Prospect Gardens Summer Time

Prospect Gardens Summer Time
Summer Scene

Thursday, November 16, 2017

Resting and Waiting for Snow

Last week Ann and I finished preparing Prospect Gardens for the winter. The Gardens are now resting and waiting for a blanket of snow. Here is Sara Teasdate's poem about rest and the coming winter, followed by nine pictures.


There will be rest, and sure stars shining
 Over the roof-tops crowned with snow,
A reign of rest, serene forgetting,
The music of stillness holy and low.
I will make this world of my devising
 Out of a dream in my lonely mind.
I shall find the crystal of peace, – above me
Stars I shall find.

 Several years ago, I received this ornament from a nephew's wife .  In the background are hostas, covered by a carpet of fallen leaves. Recent frosts have changed the golden -green colors to light brown.

The sun was bright and the sky was blue while Ann and I worked with temperatures in the low 40s. A near perfect day for tending the gardens.

Here's a sunny corner with blue stem grasses. We left them intact, anticipating that seeds will disperse to other areas of the Gardens and we will have more of this purple-tinted grass.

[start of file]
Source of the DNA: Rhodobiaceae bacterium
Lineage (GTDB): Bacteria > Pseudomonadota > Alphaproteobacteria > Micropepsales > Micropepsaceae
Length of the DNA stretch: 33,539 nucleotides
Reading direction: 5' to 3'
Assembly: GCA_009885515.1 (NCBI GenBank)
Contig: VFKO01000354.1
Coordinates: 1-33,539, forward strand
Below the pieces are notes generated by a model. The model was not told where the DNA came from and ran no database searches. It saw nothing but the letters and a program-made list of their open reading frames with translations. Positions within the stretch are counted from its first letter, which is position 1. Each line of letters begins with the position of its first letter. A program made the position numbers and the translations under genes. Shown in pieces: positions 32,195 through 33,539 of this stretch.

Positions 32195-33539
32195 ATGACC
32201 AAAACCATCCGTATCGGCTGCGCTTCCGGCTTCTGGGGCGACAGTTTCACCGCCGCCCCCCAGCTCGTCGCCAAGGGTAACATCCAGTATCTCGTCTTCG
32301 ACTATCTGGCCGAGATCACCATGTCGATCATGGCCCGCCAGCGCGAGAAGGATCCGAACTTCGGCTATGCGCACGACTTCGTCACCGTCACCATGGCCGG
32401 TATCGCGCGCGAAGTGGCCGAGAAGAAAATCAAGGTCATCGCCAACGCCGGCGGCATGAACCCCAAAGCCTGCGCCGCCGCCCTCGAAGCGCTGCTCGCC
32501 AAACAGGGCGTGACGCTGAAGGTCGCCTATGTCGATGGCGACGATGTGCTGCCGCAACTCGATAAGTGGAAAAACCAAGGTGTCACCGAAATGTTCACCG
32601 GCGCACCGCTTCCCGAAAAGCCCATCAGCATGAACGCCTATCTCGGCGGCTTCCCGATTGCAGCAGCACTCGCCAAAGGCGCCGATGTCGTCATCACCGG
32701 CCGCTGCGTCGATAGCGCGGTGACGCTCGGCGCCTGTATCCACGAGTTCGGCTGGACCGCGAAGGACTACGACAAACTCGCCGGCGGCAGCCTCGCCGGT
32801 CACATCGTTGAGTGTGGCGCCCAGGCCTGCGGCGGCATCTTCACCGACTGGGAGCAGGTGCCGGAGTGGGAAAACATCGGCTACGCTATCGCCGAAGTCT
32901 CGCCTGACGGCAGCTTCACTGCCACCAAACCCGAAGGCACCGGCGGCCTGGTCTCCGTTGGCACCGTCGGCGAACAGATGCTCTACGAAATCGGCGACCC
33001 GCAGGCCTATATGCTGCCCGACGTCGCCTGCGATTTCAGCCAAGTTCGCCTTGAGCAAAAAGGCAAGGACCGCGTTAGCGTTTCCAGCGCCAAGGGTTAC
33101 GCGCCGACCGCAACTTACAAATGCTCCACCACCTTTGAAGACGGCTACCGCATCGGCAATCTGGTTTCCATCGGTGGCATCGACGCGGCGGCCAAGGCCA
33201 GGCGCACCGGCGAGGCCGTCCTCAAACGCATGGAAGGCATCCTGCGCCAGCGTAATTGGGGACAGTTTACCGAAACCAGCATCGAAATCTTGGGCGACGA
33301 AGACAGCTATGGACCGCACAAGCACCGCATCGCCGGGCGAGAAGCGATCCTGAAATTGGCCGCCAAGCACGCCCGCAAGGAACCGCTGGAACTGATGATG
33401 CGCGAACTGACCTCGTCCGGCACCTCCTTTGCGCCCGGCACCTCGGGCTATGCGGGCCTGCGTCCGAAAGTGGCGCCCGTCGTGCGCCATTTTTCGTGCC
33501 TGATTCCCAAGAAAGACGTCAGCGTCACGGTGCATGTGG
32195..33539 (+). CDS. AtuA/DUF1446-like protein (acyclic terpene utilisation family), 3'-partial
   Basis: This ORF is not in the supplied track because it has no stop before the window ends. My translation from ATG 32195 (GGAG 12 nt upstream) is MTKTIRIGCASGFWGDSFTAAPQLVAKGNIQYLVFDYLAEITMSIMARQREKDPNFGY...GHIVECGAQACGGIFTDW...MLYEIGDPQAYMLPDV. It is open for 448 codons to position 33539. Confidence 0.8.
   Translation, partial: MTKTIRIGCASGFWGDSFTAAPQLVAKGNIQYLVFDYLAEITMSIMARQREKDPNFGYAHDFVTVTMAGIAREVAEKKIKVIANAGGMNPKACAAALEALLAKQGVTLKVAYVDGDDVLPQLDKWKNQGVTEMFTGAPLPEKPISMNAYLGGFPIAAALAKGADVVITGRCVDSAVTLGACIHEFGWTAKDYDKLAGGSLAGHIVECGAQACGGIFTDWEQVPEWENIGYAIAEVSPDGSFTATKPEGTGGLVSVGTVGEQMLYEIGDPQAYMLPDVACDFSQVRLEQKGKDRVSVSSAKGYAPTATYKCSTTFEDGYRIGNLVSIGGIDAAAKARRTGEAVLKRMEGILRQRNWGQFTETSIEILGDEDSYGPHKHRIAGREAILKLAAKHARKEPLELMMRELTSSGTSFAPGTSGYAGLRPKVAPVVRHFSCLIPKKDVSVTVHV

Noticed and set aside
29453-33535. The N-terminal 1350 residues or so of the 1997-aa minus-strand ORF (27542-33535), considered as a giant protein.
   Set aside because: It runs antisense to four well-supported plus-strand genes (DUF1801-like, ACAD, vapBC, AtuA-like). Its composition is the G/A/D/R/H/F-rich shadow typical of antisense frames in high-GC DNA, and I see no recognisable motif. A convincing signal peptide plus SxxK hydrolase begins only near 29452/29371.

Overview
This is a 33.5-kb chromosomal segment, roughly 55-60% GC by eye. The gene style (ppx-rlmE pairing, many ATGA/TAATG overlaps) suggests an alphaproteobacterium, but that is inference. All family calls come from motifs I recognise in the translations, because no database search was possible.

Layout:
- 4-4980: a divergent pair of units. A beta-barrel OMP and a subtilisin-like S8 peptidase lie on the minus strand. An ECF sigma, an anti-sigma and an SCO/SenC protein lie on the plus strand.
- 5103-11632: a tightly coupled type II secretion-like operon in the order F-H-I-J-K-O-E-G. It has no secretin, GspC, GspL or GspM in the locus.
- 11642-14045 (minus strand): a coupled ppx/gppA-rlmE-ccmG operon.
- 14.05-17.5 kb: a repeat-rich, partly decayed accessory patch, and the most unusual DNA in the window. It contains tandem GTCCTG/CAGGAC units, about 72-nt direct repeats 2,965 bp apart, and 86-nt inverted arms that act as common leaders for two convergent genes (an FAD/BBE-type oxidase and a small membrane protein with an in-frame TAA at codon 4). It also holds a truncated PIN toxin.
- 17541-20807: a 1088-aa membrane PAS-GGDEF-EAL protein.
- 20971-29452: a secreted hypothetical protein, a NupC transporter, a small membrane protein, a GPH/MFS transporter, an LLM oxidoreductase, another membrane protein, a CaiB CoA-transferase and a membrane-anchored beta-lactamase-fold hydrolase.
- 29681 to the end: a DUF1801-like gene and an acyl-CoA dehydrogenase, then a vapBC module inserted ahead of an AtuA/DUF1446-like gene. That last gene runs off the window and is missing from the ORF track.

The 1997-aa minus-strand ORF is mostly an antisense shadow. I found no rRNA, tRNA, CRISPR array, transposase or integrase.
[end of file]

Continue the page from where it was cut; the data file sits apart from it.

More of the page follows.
The butterfly house, a gift from our daughter, Emily, now is in the open. Rudbeckia that once hid the house are gone. The house's vibrant yellows have faded after years of being exposed to the elements. Another marker of time passing.

I considered putting the house, for the winter, in the old storage shed near the Gardens where the tools are stored. I gave up after the pole didn't yield after several tugs.  
One of two cherry trees now bare and patiently waiting for the snows of winter. We lost one cherry tree earlier this season. I am learning that cherry trees require more attention and care than I realized when we planted them. So far I have not heeded those lessons. Maybe next spring I will. Yet, I am reluctant to use chemicals.
The rocks are now exposed in this section of the Garden. We left some of the Purple Cone flowers, hoping they would spread. Birds like the seeds.
Here's a good shot of the dried Purple Cones. Notice the dark section of the newly resurfaced commuter path, laid a few weeks ago. Oh... another indicator of time passing and to be exact, sixteen years since the path opened in 2001.

Another picture of the hosta garden. If you look closely on the left side of the picture you will find a mobile. I intend to create another mobile for the left side of the double hook. The parts for the mobile lay on my desk.  Perhaps sometime this winter I will assemble a new mobile, if the spirits so move me. Although the priority is culling years of slides tugged away in the closet. I am not looking forward to that project.